New destructive Meteor wiper malware used in Iranian railway attack


A new file wiping malware called Meteor was discovered used in the recent attacks against Iran’s railway system.

Earlier this month, Iran’s transport ministry and national train system suffered a cyberattack, causing the agency’s websites to shut down and disrupting train service. The threat actors also displayed messages on the railway’s message boards stating that trains were delayed or canceled due to a cyberattack.

Some of these messages told passengers to call a phone number for more information, which is for the office of Supreme Leader Ali Khamenei.

Hackers posting messages to the railway's message boards
Hackers posting messages to the railway’s message boards
Source: Twitter

In addition to trolling the railway, the threat actors locked Windows devices on the network with a lock screen that prevented access to the device.

New Meteor wiper used in Iran attacks

In a new report by SentinelOne, security researcher Juan Andres Guerrero-Saade  revealed that the cyberattack on Iran utilized a previously unseen file wiper called Meteor.

A wiper is malware that intentionally deletes files on a computer and causes it to become unbootable.

Unlike ransomware attacks, destructive wiper attacks are not used to generate revenue for the attackers. Instead, their goal is to cause chaos for an organization or to distract admins while another attack is taking place.

While Iranian cybersecurity firm Aman Pardaz previously analyzed the wiper, SentinelOne could find additional missing components to provide a clearer picture of the attack.

“Despite a lack of specific indicators of compromise, we were able to recover most of the attack components described in the post along with additional components they had missed,” explains Guerrero-Saade in SentinelOne’s research.

“Behind this outlandish tale of stopped trains and glib trolls, we found the fingerprints of an unfamiliar attacker.”

The attack itself is dubbed ‘MeteorExpress,’ and utilizes a toolkit of batch files and executables to wipe a system, lock the device’s Master Boot Record (MBR), and install a screen locker.

MeteorExpress attack chain
MeteorExpress attack chain
Source: SentinelOne

To start the attack, threat actors extracted a RAR archive protected with the ‘hackemall’ password. The attackers then added these files to a network share accessible to the rest of the computers on the Iranian railway’s network.

The threat actor then configured Windows group policies to launch a setup.bat batch file that would then copy various executables and batch files to the local device and execute them.

Setup.bat batch file
Setup.bat batch file
Source: SentinelOne

As part of this process, the batch files would go through the following steps:

  • Check if Kaspersky antivirus was installed and terminate the attack if found.
  • Disconnect the device from the network.
  • Add Windows Defender exclusions to prevent the malware from being detected.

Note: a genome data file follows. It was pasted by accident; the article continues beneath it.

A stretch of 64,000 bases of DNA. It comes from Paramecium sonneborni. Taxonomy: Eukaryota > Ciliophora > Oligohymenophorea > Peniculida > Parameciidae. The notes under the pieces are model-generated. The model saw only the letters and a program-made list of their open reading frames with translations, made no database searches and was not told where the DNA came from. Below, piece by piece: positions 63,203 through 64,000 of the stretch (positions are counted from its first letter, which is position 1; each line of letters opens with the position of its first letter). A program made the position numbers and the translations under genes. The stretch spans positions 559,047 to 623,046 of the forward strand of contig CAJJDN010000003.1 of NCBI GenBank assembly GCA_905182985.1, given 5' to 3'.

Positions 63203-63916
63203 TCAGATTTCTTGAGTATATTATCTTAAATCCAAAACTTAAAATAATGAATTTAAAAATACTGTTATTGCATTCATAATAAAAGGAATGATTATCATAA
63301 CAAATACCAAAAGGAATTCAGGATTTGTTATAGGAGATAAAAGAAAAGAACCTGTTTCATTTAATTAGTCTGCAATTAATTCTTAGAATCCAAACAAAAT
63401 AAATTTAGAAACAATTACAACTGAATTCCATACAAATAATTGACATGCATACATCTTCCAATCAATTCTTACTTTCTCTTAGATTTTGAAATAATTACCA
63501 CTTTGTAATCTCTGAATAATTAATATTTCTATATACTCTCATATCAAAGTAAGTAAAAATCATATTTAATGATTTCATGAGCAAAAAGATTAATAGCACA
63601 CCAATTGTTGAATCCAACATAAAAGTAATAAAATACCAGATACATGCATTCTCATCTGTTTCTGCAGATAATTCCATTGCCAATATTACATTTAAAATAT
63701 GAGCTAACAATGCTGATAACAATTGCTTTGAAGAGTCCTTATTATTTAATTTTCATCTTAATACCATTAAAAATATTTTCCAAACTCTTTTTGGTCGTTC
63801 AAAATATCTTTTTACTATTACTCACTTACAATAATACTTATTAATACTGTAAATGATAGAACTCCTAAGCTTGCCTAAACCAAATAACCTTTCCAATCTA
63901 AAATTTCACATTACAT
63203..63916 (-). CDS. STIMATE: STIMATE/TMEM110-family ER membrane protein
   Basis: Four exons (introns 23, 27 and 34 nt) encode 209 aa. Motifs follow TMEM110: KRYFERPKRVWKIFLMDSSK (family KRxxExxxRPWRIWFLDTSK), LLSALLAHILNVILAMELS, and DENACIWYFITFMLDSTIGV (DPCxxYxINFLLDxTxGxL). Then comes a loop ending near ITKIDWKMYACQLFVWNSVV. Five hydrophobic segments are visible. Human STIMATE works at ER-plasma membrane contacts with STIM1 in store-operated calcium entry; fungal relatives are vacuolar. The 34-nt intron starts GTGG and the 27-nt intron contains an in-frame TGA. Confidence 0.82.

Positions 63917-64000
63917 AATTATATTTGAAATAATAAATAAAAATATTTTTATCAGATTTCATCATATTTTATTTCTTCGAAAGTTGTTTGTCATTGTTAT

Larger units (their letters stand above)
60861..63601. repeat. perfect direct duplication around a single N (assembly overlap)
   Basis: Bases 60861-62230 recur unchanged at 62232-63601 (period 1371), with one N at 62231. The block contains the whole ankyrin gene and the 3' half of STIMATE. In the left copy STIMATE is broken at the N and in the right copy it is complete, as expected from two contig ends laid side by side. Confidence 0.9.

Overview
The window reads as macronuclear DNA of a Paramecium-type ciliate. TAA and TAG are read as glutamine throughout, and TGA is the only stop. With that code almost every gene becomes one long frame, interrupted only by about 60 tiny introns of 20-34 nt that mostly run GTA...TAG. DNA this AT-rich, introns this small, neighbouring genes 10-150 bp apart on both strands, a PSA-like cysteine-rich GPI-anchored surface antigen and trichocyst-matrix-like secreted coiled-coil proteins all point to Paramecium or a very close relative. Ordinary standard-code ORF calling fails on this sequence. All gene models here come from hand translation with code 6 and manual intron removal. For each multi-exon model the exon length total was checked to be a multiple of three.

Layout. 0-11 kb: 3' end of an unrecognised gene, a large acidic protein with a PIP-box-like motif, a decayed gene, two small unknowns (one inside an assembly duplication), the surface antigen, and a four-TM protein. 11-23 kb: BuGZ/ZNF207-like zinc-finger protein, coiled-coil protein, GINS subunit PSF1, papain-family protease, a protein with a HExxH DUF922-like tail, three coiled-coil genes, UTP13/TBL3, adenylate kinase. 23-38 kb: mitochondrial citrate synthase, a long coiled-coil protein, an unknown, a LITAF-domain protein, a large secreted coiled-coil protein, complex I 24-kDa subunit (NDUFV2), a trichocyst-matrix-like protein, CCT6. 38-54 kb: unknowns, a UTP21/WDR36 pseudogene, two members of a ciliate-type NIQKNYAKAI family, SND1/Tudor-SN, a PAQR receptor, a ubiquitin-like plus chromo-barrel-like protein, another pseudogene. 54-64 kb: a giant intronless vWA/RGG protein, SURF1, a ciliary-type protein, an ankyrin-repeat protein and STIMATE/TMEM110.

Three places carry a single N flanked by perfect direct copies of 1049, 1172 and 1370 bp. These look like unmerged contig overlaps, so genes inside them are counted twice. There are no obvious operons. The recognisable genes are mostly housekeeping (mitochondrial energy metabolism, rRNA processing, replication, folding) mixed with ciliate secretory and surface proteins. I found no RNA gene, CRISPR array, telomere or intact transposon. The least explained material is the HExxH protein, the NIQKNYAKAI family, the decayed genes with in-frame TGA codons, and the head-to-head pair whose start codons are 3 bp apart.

• Extract various malware executables and batch files to the system.
  • Clear Windows event logs.
  • Delete a scheduled task called ‘AnalyzeAll’ under the Windows Power Efficiency Diagnostics directory.
  • Use Sysinternals ‘Sync’ tool to flush the filesystem cache to the disk.
  • Launche the Meteor wiper (env.exe or msapp.exe), MBR locker (nti.exe), and screen locker (mssetup.exe) on the computer.

When completed, the device will be unbootable, its file deleted, and a screen locker installed that displays the following wallpaper background before the computer is rebooted for the first time.

MeteorExpress screen locker
MeteorExpress screen locker
Source: SentinelOne

While SentinelOne was unable to find the ‘nti.exe’ MBR locker, the researchers from Aman Pardaz claim that it shares overlap with the notorious NotPetya wiper.

“One interesting claim in the Padvish blog is that the manner in which nti.exe corrupts the MBR is by overwriting the same sectors as the infamous NotPetya,” explained Guerrero-Saade.

“While one’s first instinct might be to assume that the NotPetya operators were involved or that this is an attempt at a false flag operation, it’s important to remember that NotPetya’s MBR corrupting scheme was mostly cribbed from the original Petya used for criminal operations.”

Initially thought to be a ransomware attack, NotPetya was a wiper that wreaked havoc across the globe in 2017 by spreading to exposed networks via NSA’s ETERNALBLUE exploit and encrypting devices.

In 2020, the USA indicted six Russian GRU intelligence operatives believed to be part of the elite Russian hacking group known as “Sandworm” for the NotPetya attack.

At this time, the motive for the Meteor wiper attacks on Iran’s railway is not clear, and the attacks have not been attributed to any particular group or country.

“We cannot yet make out the shape of this adversary across the fog. Perhaps it’s an unscrupulous mercenary group. Or the latent effects of external training coming to bear on a region’s nascent operators,” concludes SentinelOne’s report.

“At this time, any form of attribution is pure speculation and threatens to oversimplify a raging conflict between multiple countries with vested interests, means, and motive.”

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